he term “accidental instructional designer” tends to bring with it associations of happenstance rather than deliberate intent. This is not, however, the case. What a traditional background in education, instructional design, or instructional technology is that the decision was made earlier on in the process rather than an organic series of choices following logically from each other.
Starting as an Archaeologist at James Madison’s Montpelier, while the day-to-day job was focused on data recovery and public archaeology, my additional focus was with education. Initially the production of educational materials for archaeology field schools, then curriculum design, and classroom-based teaching.
It was teaching at James Madison University that brought me to instructional design when I realized that, to be blunt, I sucked. The lack of engagement by the students gave me two options: I could either blame it on the students, or I could look at the literature on teaching and instruction to bring me into 21st-century. When the opportunity to create e-learning courses came up—something that merged my educational focus with long-standing tech geekery—this became the next logical step.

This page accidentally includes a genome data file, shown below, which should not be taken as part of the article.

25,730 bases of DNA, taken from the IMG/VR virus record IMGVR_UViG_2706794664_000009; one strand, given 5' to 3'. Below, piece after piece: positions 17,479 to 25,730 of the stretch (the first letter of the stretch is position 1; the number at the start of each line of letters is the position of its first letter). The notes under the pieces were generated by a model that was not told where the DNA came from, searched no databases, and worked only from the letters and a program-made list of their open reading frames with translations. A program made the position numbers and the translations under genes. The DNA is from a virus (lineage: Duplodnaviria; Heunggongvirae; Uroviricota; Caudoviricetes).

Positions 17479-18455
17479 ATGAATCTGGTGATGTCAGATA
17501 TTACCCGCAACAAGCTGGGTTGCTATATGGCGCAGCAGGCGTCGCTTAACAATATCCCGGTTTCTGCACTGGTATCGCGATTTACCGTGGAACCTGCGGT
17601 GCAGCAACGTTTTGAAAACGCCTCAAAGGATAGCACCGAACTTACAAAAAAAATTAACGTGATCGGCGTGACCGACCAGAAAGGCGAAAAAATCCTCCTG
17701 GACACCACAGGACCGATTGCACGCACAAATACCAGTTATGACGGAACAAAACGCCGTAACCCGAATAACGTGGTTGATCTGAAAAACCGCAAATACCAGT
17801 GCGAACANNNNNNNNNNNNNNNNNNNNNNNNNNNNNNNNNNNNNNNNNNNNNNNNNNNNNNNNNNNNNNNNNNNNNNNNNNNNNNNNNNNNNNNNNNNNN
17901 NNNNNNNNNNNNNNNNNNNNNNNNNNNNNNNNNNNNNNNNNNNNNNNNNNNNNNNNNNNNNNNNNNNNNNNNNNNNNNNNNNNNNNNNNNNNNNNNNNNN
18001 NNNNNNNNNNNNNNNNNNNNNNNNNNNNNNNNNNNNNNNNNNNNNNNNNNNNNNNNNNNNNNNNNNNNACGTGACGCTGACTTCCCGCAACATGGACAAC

Since that time, I’ve moved into instructional design at The George Washington University where I support and manage the design of the Masters of Professional Studies in Homeland Security. My initial focus is bringing the courses into the 21st century by making the courses responsive, adaptable, and bringing in focused interactivity to make courses engaging and highlighting ‘sticky’ points in learning based upon instructor and student feedback. The resultant courseware is highly flexible and designed to be rapidly modifiable to respond to the real world issues facing the US security and intelligence agencies in a matter of hours.
Ultimately, however, scenario-based learning will figure prominently in a program that is focused on professionals. While initial courseware will be focused on Adobe Captivate and Camtasia to serve specific needs, in the long-term, however, gamification elements will be explored with Blender/Unity/C#.